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Czech Republic

The history of Christianity in Czech lands goes back to the 9th century when prince Bořivoj I. was baptized. In the early 15th century, Jan Hus, a reformist priest and predecessor of the Protestant movement, was burned for heresy against Catholic doctrine. This initiated the Hussite movement (also known as the Czech Reformation) that introduced Protestantism into Czech lands. After 1620, the Habsburg-led Counter-Reformation strived for the suppression of Protestantism and the (largely successful) re-Catholization of the Czech population. From the late 18th century on, more space was opened for Protestant denominations; however, Catholicism remained the dominant religion in Czech lands.

In 1918, an independent secular State of Czechs and Slovaks was established, which was soon followed by the foundation of a national Czechoslovak Church (1920) by an ex-Catholic priest. The life of Churches and of the faithful was profoundly influenced by nearly 50 years of totalitarian regimes (Nazi in 1939-45, Communist in 1948-89), and characterized by various forms of persecution. With the fall of Communism in 1989, religious freedom and pluralism of worldviews returned to the Czech public sphere.

The institutional developments after 1989 have been basically derived from the incorporation of the Charter of Fundamental Rights and Liberties into the constitutional order of the Czech Republic (1993). An international general agreement between the Czech Republic and the Holy See was signed in 2002, but so far it has not been ratified by Parliament. The relationship between the State and Churches was originally regulated by Act No. 161/1992 Coll. on the registration of Churches and religious societies, which in 2002 was replaced by Act No. 3/2002 Coll. on the freedom of religious expression and the position of Churches and religious societies. This new act reduced the number of adherents necessary for State registration of Churches and religious organizations from 10.000 to 300 adults (with permanent residence in the Czech Republic). It also introduced a two-level system of registration/recognition which further contributed to the differentiation of religious subjects in terms of their rights and privileges.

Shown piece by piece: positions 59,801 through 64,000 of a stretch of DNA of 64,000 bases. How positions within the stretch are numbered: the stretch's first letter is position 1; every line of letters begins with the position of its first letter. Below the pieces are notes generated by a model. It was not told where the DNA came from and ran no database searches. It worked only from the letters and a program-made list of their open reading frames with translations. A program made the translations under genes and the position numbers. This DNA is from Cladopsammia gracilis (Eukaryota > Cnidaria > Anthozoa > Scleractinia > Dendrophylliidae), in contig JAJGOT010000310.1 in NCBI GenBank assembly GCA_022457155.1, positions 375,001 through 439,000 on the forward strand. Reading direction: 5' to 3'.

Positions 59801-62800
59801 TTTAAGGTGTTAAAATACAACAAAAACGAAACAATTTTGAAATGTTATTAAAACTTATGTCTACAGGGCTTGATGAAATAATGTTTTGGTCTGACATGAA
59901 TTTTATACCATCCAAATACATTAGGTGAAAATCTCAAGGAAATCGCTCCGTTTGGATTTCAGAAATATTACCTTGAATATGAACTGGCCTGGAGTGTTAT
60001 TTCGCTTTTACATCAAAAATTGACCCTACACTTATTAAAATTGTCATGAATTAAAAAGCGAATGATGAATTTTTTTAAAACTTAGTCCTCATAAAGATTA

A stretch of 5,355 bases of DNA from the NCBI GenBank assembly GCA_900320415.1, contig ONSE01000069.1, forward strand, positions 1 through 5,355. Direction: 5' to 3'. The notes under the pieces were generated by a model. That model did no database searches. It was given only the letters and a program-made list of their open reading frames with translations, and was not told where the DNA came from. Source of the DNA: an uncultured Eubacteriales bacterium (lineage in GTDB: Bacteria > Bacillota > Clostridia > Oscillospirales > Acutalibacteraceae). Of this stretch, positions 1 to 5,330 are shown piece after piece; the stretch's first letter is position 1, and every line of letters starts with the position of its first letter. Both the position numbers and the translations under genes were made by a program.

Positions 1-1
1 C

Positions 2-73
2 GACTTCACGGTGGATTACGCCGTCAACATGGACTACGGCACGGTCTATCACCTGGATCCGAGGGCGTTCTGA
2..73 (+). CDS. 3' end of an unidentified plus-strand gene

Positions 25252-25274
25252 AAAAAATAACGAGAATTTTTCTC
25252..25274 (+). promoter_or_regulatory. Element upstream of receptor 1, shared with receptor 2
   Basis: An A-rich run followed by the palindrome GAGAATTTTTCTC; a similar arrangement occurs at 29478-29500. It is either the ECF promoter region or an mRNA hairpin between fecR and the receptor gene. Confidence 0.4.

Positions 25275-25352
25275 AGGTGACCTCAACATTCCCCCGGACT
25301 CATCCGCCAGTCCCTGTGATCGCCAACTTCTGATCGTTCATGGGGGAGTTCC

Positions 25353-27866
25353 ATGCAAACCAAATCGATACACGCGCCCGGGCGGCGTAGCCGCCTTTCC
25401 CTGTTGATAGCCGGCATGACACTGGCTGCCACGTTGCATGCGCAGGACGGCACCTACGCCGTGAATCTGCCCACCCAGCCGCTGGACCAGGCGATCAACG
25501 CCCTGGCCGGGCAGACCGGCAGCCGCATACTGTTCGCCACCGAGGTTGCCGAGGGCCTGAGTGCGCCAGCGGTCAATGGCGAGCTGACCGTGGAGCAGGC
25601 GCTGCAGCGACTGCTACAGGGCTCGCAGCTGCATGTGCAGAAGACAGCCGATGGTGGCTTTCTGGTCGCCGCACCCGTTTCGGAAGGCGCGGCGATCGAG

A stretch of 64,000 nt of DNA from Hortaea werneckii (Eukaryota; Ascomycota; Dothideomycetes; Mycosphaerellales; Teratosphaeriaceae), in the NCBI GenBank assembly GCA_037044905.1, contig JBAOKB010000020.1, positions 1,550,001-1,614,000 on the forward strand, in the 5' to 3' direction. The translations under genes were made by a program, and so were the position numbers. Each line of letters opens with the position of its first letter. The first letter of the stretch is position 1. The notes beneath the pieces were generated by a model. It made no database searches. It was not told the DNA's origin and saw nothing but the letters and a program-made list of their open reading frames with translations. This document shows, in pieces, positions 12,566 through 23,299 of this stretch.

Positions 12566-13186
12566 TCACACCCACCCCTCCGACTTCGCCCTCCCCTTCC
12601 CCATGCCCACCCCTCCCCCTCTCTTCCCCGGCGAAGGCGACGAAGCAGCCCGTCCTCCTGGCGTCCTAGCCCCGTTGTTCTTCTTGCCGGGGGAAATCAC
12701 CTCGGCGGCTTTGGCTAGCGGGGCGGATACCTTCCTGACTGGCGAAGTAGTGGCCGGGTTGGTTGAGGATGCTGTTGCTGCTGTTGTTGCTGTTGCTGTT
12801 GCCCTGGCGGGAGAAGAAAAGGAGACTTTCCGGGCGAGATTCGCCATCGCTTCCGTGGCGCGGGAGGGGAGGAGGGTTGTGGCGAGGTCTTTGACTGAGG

Churches and religious societies registered at the first level are allowed to educate their clergy and laity in their own schools and institutions, as well as in theological faculties in universities. They can also apply for special rights that are reserved for subjects at the second level. These include teaching religion in public schools and establishing Church schools, performing pastoral care in the army and institutions responsible for detention, imprisonment and reformative treatment and training, performing marriage ceremonies with civil effects, and benefiting from State subsidies in order to pay ministers’ salaries.

To be eligible for these rights, at the date of submission an organization needs to have been registered without interruption for a minimum of 10 years, and to perform its obligations toward the State and other third parties in a proper manner. The organization’s application has to include the original signatures of its adherents, who have to be citizens of the Czech Republic or foreigners residing there permanently; their number has to be equal or superior to at least 1/1000 of the entire Czech population. Currently, there are 38 registered Churches or religious societies. The majority of them are Christian, whereas three are Hindu, one Buddhist, one Jewish and one Muslim. 21 religious subjects have been granted special rights by the Ministry of Culture.

Unlike many post-Communist countries in Central and Eastern Europe, the Czech Republic did not witness any substantial religious revival at the individual level after 1989. In the 1991 census, a question about religious affiliation re-appeared after 40 years of absence. According to the data obtained, almost 44 % of all people declared to be affiliated with a Christian confession (89 % of them were Catholics), less than 1 % with a non-Christian one, 40 % declared no confession and 16 % simply did not answer. Ten years later however, the percentage of religiously affiliated people was 32, while non-confessional people represented 59 %. The interpretation of the most recent census data (2011) is problematic, as 45 % of all participants did not answer the question.

Alternatively, when the data from the latest European Values Study (EVS 2008) is used, it appears that 31 % of Czechs declare religious affiliation, while almost 70 % of them self-identify as non-confessional. Among the people from the first group, more than 85 % define themselves as Roman Catholic and about 10 % as Protestant (of various denominations). All other confessions (Orthodox, Jehovah’s Witnesses, Muslims, Jews etc.) make up less than 1 %. Concerning religious practice, numbers are even lower. Approximately 13 % of Czechs attend religious ceremonies at least once a month. More than 57 % never do.